Free time was spent enjoying ourselves, Guillaume playing rugby and getting broken and battered, but making friends on and off the pitch. Surfing before work and learning to kitesurf with cheap ever deflating sails. We both joined the Va’a rowing team and weekends were spent with friends picnicing and playing pétanque at the motu, snorkeling and spear fishing lunch. Sipping cold beer or coconuts whilst sitting in the warm water on a white sandy beach, surrounded by beauty, listening to the ukulele being played or some never ending electric keyboard Tahitian style remix and shrieks of infectious laughter. Children splashing about in the water.
Jo began to learn Tahitian dancing, which became a full time occupation as festival season came close. Learning to make costumes and trying to remember choreographies that kept getting more complicated.
“I learnt a few Tahitian words through songs and was lucky to have such a patient teacher. When I said that I didn’t think I was good enough to go to Tahiti to dance with the group, she told me a story of how she taught to dance a handicapped child, who really enjoyed being part of the troop. I’m not sure if that was meant to reassure me that I had what it took to dance, but Rohina prides herself on including all that want to learn, no matter your shape or size, everyone wiggles their hips the best they can, and we all have a good laugh.The experience of dancing at To’ata, Papeete, with eighty other ladies and children to the beating of drums was the highlight of my dancing experience. And I was so pleased to be accepted even with my poor memory, poor coordination and lack of Polynesian beauty!”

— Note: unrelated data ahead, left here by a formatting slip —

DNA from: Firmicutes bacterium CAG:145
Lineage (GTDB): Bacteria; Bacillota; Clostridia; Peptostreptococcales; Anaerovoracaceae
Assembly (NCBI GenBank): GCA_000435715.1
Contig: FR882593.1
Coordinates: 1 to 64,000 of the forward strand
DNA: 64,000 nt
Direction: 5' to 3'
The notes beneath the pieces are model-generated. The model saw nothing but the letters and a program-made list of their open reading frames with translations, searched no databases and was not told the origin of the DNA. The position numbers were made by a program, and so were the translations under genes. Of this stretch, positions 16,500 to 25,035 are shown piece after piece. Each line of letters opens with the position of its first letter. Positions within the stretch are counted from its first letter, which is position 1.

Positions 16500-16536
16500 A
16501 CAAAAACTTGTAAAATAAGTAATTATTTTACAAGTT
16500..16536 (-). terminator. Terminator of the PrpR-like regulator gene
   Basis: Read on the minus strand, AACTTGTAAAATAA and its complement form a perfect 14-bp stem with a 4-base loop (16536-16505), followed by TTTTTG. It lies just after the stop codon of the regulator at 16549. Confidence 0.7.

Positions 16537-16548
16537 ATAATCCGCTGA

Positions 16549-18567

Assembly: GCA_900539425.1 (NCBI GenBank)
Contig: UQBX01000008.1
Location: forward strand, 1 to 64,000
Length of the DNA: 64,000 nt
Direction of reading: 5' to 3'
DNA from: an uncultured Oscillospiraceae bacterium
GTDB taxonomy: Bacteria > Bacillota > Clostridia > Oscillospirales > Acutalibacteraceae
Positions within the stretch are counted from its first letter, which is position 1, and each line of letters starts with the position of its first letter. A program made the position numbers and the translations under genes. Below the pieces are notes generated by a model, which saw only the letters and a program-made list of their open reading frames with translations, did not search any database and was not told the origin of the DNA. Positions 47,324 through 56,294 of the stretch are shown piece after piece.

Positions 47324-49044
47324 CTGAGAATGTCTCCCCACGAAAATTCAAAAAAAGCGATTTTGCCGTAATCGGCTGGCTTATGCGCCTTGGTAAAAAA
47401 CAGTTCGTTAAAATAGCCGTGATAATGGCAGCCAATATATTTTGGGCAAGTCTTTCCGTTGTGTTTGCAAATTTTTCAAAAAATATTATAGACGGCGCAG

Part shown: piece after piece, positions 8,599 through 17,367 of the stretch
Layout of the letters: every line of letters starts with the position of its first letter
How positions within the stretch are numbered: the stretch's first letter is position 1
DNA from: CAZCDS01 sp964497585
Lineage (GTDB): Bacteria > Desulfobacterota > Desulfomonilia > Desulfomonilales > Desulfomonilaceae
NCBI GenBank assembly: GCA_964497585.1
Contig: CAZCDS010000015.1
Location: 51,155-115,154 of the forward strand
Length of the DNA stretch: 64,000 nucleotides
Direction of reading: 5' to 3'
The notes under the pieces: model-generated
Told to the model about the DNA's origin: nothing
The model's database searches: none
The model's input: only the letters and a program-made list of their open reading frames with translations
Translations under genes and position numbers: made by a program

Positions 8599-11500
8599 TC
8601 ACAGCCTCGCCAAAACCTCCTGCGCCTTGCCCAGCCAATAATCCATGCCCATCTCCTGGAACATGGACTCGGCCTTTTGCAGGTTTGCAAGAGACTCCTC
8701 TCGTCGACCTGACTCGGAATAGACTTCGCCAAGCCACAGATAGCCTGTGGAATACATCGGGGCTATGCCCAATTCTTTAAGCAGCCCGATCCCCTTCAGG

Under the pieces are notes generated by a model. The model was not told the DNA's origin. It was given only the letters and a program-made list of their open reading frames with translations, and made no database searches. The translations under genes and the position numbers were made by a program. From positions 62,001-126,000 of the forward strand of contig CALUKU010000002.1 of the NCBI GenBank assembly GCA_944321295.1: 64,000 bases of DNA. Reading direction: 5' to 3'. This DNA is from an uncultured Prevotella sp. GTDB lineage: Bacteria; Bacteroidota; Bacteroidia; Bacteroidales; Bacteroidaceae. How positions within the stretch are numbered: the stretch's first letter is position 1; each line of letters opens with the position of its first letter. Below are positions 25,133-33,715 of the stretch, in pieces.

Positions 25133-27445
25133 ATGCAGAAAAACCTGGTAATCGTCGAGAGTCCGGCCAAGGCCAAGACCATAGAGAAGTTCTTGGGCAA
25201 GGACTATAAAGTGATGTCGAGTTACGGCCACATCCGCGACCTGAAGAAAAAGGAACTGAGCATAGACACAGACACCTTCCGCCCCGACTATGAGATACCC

Looking back on it now, we had so much free time….life before children!!!
Guillaume started up an annex clinic in Bora Bora, traveling to work by ferry and we sailed once a month to Huahine, the Island opposite us, about 30 miles away (48 kilometers or 26 nautical miles). Rarely a comfortable sail as between the Islands the water is always choppy, and sailing mostly against the wind it would often take about 8 hours to arrive. But hey, we’re sailors…life on the waves is often slow…We would row the dingy boat to shore and walk barefoot to the clinic, working with sand still between our toes.
Guillaume had taught himself through trial and error to kitesurf and before long friends were asking him to teach them too. He decided to get qualified to teach and we went to New Zealand where he passed his I.K.O course to be a kitesurf instructor. We invested in a big van, more sails and boards, a motor boat and Raiatea Kitesurf School was born.
Jo had been used to sending her patients to Pilates classes to reinforce good posture and build up muscle strength and felt that this type of gentle exercise was missing in Raiatea. She decided to get her qualifications back in England to become a Pilates teacher and took on the daunting task of learning to teach in a foreign language. Before long she was running nine courses a week of mat work and small equipment. Jo was teaching at the local hotel in a conference room on stilts over the water. There was air conditioning, the most amazing picture postcard view and fresh fruit cocktails at the bar after the session. Pilates studios don’t get much better than this!